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Drawing Rossetti, found in a bookstore, for the first time presented in the museum

A preparatory sketch for the pre-Raphaelite “Pia de Tolomei” was purchased in 1956 for £ 75.The drawing of Dante Gabriel Rossetti to one of his greatest paintings, discovered in a second-hand book store in Edinburgh, will first appear in a public show. The preparatory etude is an educational sketch that the artist uses to study nature. Such a recipe for the artist, where everything is simple and clear. An etude is written quickly, precisely, schematically, literally on the knee - this is a proven way to touch the world and catalog it. But the status of etude in the history of art is so unstable that sometimes it acquires a value much more than the final picture, for which he served as a help. He is surrounded by a serious wide frame - and hoisted on the museum walls. So in what case is an etude a student warm-up, and in which is an independent, lively and valuable work? Read on to the painting "Pia de Tolomei" the artist made in 1868. This is an image of one of his favorite models, seamstress Alex Wilding. Rossetti met her walking down the street in London and was captivated by the flowing brown hair of the girl.
However, by the time Rossetti began to paint the picture itself, instead of Wilding, he portrayed Jane Morris, the wife of designer William Morris, whom he then passionately fell in love with. To illustrate his feelings, the artist chose an excerpt from Dante's Divine Comedy, which refers to the woman whom her husband had imprisoned and then poisoned. Rossetti wanted the world to believe that fantasy, which he was deceiving himself - that Morris kept Jane against her will (he continued this theme in the famous Proserpine).Pia de Tolomei (Pia de Tolomei) Dante Gabriel Rossetti 1880, 104.7 × 120.6 cm Over the painting “Pia de Tolomei” Rossetti worked from 1868 to 1881. The final work is now in the Spencer Museum of Art at the University of Kansas.

Dante Gabriel Rossetti, "Blessed Virgin" (1875−78). Harvard Art Museum, Cambridge
The sketch depicts Wilding sitting with her head slightly tilted. According to the description of assistant Rossetti, she had “a beautiful face, beautifully shaped with every feature, filled with calm, soft, mystical pacification.” The artist himself said that Alex had the type of person he had been looking for.
Rossetti wrote it many times, paying a preliminary fee so that she posed only for him. The girl was a model for such beautiful late works of the painter as “Arbor in the Meadow” (1872) and “Blessed Virgin” (1875−78).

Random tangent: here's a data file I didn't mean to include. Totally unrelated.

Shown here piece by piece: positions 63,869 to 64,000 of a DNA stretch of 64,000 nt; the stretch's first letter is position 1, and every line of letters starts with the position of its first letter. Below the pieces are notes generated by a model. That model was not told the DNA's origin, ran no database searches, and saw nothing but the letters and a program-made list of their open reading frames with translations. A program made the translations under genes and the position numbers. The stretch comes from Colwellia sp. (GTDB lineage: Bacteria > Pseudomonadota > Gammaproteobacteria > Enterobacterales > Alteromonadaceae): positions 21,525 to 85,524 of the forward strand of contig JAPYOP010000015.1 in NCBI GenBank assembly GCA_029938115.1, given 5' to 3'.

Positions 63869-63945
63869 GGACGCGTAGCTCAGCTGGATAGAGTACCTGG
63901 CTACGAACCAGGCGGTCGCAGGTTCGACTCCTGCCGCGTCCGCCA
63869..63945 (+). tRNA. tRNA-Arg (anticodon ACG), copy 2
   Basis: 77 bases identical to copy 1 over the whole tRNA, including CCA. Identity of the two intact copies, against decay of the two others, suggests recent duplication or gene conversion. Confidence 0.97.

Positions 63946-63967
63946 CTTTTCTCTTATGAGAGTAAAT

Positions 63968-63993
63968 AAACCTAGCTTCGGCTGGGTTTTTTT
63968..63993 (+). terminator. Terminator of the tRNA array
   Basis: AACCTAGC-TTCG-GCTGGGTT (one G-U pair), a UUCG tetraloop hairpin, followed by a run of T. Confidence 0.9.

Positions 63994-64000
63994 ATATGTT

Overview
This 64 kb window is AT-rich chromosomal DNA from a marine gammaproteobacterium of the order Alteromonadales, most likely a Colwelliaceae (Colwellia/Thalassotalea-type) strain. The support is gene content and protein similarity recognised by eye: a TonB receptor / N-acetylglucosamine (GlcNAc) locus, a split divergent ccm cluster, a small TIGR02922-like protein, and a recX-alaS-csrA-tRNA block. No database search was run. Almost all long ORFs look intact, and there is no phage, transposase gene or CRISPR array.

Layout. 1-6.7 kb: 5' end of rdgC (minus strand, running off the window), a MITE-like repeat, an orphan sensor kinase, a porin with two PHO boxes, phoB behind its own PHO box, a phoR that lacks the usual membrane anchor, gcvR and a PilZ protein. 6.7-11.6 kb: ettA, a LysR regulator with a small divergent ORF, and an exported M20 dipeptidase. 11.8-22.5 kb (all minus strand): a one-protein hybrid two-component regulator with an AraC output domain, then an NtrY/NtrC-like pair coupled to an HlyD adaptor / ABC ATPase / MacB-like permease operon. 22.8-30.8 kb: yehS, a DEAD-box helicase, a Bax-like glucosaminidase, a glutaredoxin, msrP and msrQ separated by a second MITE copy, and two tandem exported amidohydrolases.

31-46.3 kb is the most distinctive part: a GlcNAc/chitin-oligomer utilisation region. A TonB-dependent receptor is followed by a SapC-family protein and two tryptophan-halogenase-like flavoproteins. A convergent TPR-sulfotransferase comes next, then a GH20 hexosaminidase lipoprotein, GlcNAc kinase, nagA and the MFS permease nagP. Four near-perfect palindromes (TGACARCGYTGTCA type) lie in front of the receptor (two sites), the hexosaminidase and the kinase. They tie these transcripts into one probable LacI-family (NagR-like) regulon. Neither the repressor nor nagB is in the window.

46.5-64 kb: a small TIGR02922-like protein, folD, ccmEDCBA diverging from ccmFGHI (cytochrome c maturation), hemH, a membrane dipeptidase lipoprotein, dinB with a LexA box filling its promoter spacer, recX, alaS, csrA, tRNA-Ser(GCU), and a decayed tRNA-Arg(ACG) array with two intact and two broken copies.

But in the final version of "Pia de Tolomei" Rossetti portrayed Jane Morris bowed, not leaning her head, in a pensive, melancholic pose.

A picture depicting Wilding was found in a bookstore in 1956 by a professor of psychiatry, Sir Ivor Batchelor and his wife Onor, who had been collecting art and decorative arts for decades. The sketch has become part of an exceptional collection that will be on display at the Fitzwillam Museum in Cambridge.
  • Another drawing for "Pie de Tolomei" from the collection of the Museum of Fitzwillim, executed in 1868. Model - Alex Wilding
  • In the same 1868, Rossetti began to pose for Jane Morris. This chalk sketch is kept in a private collection.
See also: From Lady Lilith to the insane. Hospital records told about the last days of Muse Rossetti

Dante Gabriel Rossetti, Arbor in the Meadow (1872). Manchester Art Gallery, Stretford
Sir Ivor, who died in 2005 at the age of 88, wrote about the find: “It was in a small antiquarian shop in Brunsfield, Edinburgh, in the years immediately after the Second World War. I found drawings and engravings that fit into our very small budget, but often were of excellent quality. The red sketch was in the shop on the floor, and I, having received an unexpected fee for the book, laid out £ 75 for it. ”

The picture is still in its original frame, and Rossetti’s note on the back side warns those who want to take it off about the fragile nature of pastels.The staff of the Museum of Fitzuillam place a drawing of Dante Gabriel Rossetti for "Pie de Tolomei" Photo: Joe Giddens / PA at the “Collectors and Donors. Masterpieces from the heritage of Sir Ivor and Lady Batchelor ”for the first time will feature drawings by Rossetti, John Ruskin, William Orpen, Walter Sickert and Gwen John, as well as ceramics, glass and bronze. The exposition in the Museum of Fitzwilliam will open on December 4, 2018 and will receive visitors until March 3, 2019. Arkhiv: read us in Telegraf and look in Instagram
Based on The Guardian

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